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Tuesday, 12 August 1902


Mr KIRWAN (Kalgoorlie) - The Minister has not replied to the question of the honorable member for Canobolas, who has asked how the proposal to exempt frozen meat from duty can be harmonized with the action of the committee in imposing duties upon fodder and grain. I would like to know why meat preserved by cold process should be admitted free, whilst salt meat is subject to a duty of½d. per lb., and tinned meat has to bear a duty of 2d per lb.

Mr. MACDONALD-PATERSON(Brisbane). - I think I can very quickly dispose of the objections raised to the proposed alteration. It has recently been discovered that when meat is frozen the juices become solid globules, which are not re-absorbed by the meat when it is thawed. This renders the frozen meat much inferior to that which is simply chilled, and therefore the process of freezing has been practically abandoned, so far as the export of meat from South America to Europe is concerned.

Mr. BROWN(Canobolas). - I am much indebted to the honorable and learned member for Brisbane for his explanation, but my inquiry has not yet been answered. New Zealand mutton is now being imported into Sydney, and I wish to know why meat is not being placed upon the same footing as wheat ?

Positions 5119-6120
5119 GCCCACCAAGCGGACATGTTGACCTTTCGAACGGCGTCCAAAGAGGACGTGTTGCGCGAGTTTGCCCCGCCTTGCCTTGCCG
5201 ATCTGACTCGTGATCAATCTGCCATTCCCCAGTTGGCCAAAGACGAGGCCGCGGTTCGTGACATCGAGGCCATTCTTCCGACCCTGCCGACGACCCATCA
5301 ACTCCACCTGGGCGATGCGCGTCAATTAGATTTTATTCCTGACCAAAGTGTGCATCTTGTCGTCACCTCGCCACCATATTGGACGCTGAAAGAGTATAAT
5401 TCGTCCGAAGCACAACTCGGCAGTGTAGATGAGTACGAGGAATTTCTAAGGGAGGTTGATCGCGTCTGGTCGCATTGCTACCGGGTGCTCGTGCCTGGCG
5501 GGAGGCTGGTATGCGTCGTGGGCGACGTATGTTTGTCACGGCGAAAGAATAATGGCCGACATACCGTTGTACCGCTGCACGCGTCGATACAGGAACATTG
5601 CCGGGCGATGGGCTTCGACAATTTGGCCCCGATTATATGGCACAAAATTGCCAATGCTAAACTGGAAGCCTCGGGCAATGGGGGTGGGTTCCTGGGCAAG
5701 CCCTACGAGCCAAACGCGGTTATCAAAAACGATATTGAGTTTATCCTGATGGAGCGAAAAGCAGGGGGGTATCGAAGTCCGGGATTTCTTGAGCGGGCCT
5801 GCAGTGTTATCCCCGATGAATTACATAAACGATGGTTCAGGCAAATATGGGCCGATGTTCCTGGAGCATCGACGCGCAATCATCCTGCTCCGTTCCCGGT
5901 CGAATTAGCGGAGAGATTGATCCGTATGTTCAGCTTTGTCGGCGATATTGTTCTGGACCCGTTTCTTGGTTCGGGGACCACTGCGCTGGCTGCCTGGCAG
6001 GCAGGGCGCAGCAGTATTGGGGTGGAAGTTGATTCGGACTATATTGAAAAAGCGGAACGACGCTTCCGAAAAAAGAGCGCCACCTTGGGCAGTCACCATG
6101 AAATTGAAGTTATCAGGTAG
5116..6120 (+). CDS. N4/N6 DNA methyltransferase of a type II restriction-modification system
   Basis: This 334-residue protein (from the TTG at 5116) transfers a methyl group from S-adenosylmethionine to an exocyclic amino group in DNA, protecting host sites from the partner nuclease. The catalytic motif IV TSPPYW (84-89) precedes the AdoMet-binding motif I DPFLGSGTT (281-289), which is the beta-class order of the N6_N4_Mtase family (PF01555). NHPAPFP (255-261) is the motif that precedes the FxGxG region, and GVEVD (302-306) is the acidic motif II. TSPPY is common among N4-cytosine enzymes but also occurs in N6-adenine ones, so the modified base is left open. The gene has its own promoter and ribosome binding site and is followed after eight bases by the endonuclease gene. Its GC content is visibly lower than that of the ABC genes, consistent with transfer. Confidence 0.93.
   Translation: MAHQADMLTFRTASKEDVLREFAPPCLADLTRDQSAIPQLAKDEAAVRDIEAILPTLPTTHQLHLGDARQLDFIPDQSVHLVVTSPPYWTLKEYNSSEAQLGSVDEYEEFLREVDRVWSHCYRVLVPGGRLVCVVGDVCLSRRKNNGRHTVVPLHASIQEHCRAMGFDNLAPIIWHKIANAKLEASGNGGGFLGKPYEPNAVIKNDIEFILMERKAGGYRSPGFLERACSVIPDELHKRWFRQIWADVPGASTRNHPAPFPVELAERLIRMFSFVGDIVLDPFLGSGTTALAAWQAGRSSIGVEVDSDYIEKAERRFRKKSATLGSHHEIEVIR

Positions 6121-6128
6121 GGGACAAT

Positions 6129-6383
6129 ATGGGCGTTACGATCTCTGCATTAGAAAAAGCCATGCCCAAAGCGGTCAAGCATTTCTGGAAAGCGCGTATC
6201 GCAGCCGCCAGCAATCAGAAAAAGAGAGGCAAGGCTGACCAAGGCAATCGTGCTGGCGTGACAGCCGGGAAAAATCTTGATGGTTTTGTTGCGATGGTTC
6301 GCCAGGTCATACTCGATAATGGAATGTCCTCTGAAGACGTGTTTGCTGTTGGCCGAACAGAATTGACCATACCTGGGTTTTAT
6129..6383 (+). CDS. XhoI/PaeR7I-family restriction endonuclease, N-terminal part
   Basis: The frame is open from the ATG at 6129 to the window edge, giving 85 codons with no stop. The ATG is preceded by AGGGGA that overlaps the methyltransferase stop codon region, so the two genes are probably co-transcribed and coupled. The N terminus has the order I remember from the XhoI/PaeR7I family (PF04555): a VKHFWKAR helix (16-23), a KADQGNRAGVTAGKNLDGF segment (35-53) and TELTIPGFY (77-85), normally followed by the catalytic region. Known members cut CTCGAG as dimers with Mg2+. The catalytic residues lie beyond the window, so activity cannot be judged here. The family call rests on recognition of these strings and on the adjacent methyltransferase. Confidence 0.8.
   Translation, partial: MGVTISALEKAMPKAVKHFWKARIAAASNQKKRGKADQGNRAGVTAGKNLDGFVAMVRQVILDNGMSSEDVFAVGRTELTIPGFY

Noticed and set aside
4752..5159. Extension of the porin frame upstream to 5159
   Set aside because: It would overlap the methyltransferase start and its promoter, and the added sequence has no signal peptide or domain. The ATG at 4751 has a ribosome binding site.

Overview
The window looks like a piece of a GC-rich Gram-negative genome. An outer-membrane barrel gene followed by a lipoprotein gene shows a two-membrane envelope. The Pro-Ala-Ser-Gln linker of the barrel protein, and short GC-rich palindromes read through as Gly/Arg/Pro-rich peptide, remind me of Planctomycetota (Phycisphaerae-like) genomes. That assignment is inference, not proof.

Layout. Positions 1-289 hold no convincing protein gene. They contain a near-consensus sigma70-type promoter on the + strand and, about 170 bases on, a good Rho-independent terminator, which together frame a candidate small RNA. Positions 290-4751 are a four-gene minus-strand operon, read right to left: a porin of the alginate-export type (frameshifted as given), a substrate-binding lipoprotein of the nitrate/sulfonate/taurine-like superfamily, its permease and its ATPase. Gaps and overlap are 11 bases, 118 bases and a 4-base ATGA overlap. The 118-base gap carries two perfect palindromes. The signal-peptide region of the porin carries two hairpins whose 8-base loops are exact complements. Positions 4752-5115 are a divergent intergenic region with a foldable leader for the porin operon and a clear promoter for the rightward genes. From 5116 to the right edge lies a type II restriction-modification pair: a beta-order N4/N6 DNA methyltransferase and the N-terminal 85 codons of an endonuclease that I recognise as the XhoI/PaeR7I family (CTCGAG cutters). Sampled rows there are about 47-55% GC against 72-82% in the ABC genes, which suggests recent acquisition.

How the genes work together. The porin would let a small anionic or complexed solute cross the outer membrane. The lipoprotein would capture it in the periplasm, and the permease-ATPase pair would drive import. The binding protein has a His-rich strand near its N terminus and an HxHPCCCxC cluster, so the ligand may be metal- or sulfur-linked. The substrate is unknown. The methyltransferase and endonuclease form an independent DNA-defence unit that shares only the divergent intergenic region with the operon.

Motion agreed to.

Item 36. Meats, fish, poultry and game, viz., preserved in tins or other air-tight vessels . . per lb., 2d.

Request.- That the duty be reduced to1d.


Mr KINGSTON -I move-

That the amendment requested be not made.

This request does not apply to fish, because in consequence of representations which were made when this matter was under discussion previously, we agreed to reducethe duty upon preserved fish from 2d. to1d. per lb. Now the Senate desire us to extend the reduction to meats, poultry, and game. We think, however, that we have already made a sufficient reduction.


Mr JOSEPH COOK (PARRAMATTA, NEW SOUTH WALES) - Why should any distinction be made between meat and fish?


Mr KINGSTON - Because fish is very largely imported and is not preserved here to any great extent, whereas we preserve meat here on a very large scale. The preserved meats that are imported in the shape of tongues, game, &c., partake largely of the nature of luxuries.


Mr Poynton - Those are the only luxuries that people in the back-blocks can obtain.


Mr KINGSTON - We have already made a considerable concession to the residents of the back-blocks in connexion with this duty.







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